Wednesday, March 8, 2023

Class XII - Vistas - The Tiger King by Kalki - NCERT Solution

Class XII - Vistas - The Tiger King by Kalki - NCERT Solution

Introduction of the Story - The Tiger King

The story is a satire on the wealthy and influential kings of the past. To disprove the predictions of a fortune teller, the king of Pratibandapuram recklessly slaughters ninety-nine tigers. However, the hundredth tiger, which ultimately causes the king's death, escapes unharmed. Ironically, the prophecy comes true, despite the king's attempts to disprove it. Additionally, the king is killed by a lifeless wooden tiger, adding to the satire of the story.

Summary of the Story - The Tiger King

"The Tiger King" tells the story of King Jung Jung Bahadur of Pratibandapuram, a valiant warrior who was destined to die at the hands of a tiger according to the prophecy made by the chief astrologer when he was born. Being born in the hour of the bull, the tiger was predicted to be his enemy. To ward off the danger, the brave prince declared himself as the "Tiger King" and warned all tigers to be cautious of him.

When he ascended to the throne at the age of twenty, the king believed that killing a cow in self-defense was lawful and hence embarked on a tiger-killing spree. Despite being warned about the danger from the hundredth tiger, he continued to hunt them relentlessly. With no more tigers left in his kingdom, he married into a state with a high tiger population to fulfill his urge to hunt.

As he neared his goal of killing the hundredth tiger, his minister planted an old tiger in the forest for him to hunt. However, the tiger escaped the bullet miraculously, and the royal hunters killed it in secret to prevent the king's wrath.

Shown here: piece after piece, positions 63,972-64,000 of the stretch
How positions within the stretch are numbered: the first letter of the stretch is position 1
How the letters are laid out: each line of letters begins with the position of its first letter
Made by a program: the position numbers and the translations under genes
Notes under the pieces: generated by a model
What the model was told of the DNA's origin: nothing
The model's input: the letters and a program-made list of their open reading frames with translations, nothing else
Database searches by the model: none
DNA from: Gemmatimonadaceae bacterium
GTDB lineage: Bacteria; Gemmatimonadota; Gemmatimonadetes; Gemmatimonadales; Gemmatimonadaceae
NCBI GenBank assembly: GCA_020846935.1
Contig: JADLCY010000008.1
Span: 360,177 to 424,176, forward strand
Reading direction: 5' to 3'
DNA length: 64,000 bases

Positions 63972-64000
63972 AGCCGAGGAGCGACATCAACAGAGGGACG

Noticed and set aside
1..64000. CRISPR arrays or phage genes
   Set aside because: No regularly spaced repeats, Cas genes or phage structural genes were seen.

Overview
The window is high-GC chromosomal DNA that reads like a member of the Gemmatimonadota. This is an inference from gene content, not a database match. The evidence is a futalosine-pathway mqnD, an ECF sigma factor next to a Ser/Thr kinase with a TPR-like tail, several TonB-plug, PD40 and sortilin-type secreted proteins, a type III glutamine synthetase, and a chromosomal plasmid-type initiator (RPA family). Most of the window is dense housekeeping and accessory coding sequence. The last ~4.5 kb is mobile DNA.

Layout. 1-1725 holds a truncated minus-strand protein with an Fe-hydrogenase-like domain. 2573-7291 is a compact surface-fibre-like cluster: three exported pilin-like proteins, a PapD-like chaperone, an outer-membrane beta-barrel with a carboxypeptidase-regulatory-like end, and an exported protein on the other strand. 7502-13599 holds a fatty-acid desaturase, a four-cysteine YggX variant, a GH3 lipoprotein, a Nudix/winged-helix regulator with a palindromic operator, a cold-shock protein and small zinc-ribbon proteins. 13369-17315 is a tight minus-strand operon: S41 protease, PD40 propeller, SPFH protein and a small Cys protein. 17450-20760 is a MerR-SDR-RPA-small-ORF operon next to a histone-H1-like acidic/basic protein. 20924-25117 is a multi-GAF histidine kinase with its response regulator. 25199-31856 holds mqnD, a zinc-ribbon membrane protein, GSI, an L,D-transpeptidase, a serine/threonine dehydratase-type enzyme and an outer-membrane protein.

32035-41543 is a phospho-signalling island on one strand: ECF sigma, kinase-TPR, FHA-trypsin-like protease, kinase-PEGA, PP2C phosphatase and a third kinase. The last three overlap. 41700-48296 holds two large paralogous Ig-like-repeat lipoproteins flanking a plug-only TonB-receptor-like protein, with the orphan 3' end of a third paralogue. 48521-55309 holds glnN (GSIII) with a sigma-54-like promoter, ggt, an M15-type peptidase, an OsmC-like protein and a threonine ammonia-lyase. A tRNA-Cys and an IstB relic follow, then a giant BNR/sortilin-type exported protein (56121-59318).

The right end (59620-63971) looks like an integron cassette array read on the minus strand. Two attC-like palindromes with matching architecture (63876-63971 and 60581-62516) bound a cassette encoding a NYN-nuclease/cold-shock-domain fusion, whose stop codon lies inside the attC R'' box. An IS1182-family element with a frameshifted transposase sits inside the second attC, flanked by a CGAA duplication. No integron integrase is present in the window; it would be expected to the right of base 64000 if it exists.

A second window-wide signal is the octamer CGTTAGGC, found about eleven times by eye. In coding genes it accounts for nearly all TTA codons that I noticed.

Thinking he had cheated death, the king celebrated his son's third birthday and gifted him a poorly crafted wooden toy tiger, which he had bought at a high price due to the emergency rule. As the king and his son were playing with the toy, one of the sharp, protruding wooden pieces pierced the king's right hand, causing an infection that spread through his arm and eventually led to his death during surgery.

Ironically, it was the hundredth tiger, in the form of the wooden toy, that took revenge and killed the king.

Read and Find Out

Question 1. Who is the Tiger King? Why does he get that name?


The ruler of Pratibandapuram was known as the Tiger King, as he had gained fame for hunting down 99 tigers. Interestingly, it was foretold by royal astrologers at the time of his birth that he would ultimately meet his demise at the hands of a tiger.

Question 2. What did the royal infant grow up to be?

As he matured, the royal child became the ruler of Pratibandapuram and became fixated on a single goal: to hunt down one hundred tigers. He was driven by a desire to challenge a prophecy which claimed that his life would end at the hands of the hundredth tiger. To achieve his ambition, he ordered the extermination of all the tigers in Pratibandapuram and even married for this purpose. As a result of his relentless pursuit, he became famously known as the Tiger King.

Question 3. What will the Maharaja do to find the required number of tigers to kill?


The Maharaja will request his dewan to find a suitable bride for him to marry in order to obtain the necessary number of tigers to hunt. The ideal bride for a matrimonial alliance would come from a royal family and belong to a state with a significant tiger population. Since Pratibandapuram has no more tigers, the province of his father-in-law would provide him with an opportunity to hunt more tigers and achieve his goal of killing one hundred tigers.

Question 4. How will the Maharaja prepare himself for the hundredth tiger which was supposed to decide his fate?


The Maharaja will approach the hunting of the hundredth tiger with extreme caution, as it is said to be the cause of his death. When he encounters the hundredth tiger, he will take careful aim and shoot it. After the tiger falls to the ground, he will feel a sense of joy and quickly leave the area.

Question 5. What will now happen to the astrologer? Do you think the prophecy was indisputably disproved?